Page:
So much so, in fact, that David Bohm proposed an interpretation of quantum mechanics in which determinism is preserved. The idea was that there were "hidden variables" which gave the probabilistic interpretation the appearance of credibility. However, Bell's Inequality proves that no hidden variable theory is compatible with quantum mechanics. The Bohmian interpretation still works, but it isn't compatible with locality. Locality means that all forces in nature have to be exerted via direct interaction between particles, i.e. there can be no "action at a distance." Personally I've never had any philosophical problem with action at a distance the way most physicists do (though I'm still trying to figure out how this can be reconciled with quantum field theory).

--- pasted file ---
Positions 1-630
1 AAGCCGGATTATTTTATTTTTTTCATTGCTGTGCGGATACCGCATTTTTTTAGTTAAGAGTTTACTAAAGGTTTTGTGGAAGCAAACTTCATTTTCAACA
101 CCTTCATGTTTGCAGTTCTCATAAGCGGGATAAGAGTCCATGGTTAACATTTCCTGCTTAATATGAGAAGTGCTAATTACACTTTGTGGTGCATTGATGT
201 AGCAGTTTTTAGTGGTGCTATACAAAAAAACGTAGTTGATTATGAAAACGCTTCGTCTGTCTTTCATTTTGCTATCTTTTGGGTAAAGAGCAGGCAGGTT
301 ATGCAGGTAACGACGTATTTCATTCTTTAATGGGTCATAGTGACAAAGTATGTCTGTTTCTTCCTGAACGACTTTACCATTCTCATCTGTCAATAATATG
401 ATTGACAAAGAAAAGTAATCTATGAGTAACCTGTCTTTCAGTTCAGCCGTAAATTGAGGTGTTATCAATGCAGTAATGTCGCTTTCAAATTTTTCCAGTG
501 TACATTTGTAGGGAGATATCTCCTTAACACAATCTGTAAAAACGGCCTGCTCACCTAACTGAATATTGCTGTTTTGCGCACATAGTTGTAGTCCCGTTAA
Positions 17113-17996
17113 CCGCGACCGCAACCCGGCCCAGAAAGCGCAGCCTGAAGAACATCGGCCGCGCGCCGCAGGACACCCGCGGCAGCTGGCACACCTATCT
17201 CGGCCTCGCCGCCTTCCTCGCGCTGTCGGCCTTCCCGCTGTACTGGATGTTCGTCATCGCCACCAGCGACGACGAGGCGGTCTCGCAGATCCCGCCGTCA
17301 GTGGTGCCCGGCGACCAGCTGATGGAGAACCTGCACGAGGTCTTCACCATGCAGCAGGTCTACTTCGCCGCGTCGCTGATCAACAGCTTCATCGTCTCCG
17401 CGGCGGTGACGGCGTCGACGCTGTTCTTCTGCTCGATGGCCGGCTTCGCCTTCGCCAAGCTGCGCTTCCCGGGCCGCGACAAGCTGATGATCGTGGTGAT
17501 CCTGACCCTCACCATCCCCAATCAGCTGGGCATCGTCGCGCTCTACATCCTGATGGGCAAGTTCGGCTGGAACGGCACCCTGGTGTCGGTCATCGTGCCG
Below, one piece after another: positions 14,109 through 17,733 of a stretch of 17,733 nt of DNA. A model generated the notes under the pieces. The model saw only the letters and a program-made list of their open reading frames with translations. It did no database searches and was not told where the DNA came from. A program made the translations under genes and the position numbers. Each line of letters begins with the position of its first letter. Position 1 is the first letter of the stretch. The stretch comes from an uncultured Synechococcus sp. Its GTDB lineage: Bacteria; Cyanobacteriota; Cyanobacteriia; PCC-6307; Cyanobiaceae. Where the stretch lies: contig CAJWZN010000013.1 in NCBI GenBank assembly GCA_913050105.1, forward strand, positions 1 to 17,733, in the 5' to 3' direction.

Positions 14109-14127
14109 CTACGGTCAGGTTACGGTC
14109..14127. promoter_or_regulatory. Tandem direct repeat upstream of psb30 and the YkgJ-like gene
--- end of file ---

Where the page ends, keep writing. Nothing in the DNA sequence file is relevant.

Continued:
Quote Originally Posted by Atheist Guru View Post
    'Implications of it all'? What are you referring to here? Do you mean the Schrodinger's Cat paradox? If so, it's one of the central precepts within the field of quantum physics as mentioned earlier.

    Just the same, here's a great book on it, if you're truly curious about what quantum physicists are up to:

    http://www.amazon.com/Search-Schrödinge.../dp/0553342533

    By the way, which scientist were you quoting? Do you have a link?